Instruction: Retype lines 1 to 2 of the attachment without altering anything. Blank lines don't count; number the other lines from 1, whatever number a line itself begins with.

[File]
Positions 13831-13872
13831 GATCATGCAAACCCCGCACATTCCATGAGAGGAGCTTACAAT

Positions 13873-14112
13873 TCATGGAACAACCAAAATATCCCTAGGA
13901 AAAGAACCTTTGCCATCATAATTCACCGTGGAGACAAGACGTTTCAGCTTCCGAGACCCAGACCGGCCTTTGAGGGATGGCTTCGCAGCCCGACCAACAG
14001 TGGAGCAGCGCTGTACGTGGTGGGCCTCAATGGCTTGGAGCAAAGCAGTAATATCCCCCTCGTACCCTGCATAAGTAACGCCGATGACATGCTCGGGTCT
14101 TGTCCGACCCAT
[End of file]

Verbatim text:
Positions 13831-13872
13831 GATCATGCAAACCCCGCACATTCCATGAGAGGAGCTTACAAT